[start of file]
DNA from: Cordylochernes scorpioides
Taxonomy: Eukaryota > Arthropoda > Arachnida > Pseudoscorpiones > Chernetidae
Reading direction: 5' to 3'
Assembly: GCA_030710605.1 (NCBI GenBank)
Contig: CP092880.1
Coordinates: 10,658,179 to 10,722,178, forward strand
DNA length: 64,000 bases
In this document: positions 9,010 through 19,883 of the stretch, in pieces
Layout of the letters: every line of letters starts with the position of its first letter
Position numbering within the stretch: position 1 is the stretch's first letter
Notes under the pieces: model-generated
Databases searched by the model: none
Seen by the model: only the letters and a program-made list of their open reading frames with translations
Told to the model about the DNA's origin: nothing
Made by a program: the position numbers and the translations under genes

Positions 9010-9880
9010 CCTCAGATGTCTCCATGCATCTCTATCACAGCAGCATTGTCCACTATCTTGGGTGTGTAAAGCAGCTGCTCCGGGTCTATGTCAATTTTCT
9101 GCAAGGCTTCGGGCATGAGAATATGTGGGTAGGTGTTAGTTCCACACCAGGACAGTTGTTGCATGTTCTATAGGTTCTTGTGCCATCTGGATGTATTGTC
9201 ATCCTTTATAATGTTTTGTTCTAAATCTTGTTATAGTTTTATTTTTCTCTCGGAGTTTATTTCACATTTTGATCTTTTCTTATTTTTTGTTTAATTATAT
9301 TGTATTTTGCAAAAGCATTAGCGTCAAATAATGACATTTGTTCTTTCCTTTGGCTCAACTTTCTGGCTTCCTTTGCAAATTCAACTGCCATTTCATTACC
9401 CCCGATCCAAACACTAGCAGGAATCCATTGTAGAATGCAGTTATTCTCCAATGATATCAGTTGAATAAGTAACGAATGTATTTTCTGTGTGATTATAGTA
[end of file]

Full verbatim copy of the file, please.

DNA from: Cordylochernes scorpioides
Taxonomy: Eukaryota > Arthropoda > Arachnida > Pseudoscorpiones > Chernetidae
Reading direction: 5' to 3'
Assembly: GCA_030710605.1 (NCBI GenBank)
Contig: CP092880.1
Coordinates: 10,658,179 to 10,722,178, forward strand
DNA length: 64,000 bases
In this document: positions 9,010 through 19,883 of the stretch, in pieces
Layout of the letters: every line of letters starts with the position of its first letter
Position numbering within the stretch: position 1 is the stretch's first letter
Notes under the pieces: model-generated
Databases searched by the model: none
Seen by the model: only the letters and a program-made list of their open reading frames with translations
Told to the model about the DNA's origin: nothing
Made by a program: the position numbers and the translations under genes

Positions 9010-9880
9010 CCTCAGATGTCTCCATGCATCTCTATCACAGCAGCATTGTCCACTATCTTGGGTGTGTAAAGCAGCTGCTCCGGGTCTATGTCAATTTTCT
9101 GCAAGGCTTCGGGCATGAGAATATGTGGGTAGGTGTTAGTTCCACACCAGGACAGTTGTTGCATGTTCTATAGGTTCTTGTGCCATCTGGATGTATTGTC
9201 ATCCTTTATAATGTTTTGTTCTAAATCTTGTTATAGTTTTATTTTTCTCTCGGAGTTTATTTCACATTTTGATCTTTTCTTATTTTTTGTTTAATTATAT
9301 TGTATTTTGCAAAAGCATTAGCGTCAAATAATGACATTTGTTCTTTCCTTTGGCTCAACTTTCTGGCTTCCTTTGCAAATTCAACTGCCATTTCATTACC
9401 CCCGATCCAAACACTAGCAGGAATCCATTGTAGAATGCAGTTATTCTCCAATGATATCAGTTGAATAAGTAACGAATGTATTTTCTGTGTGATTATAGTA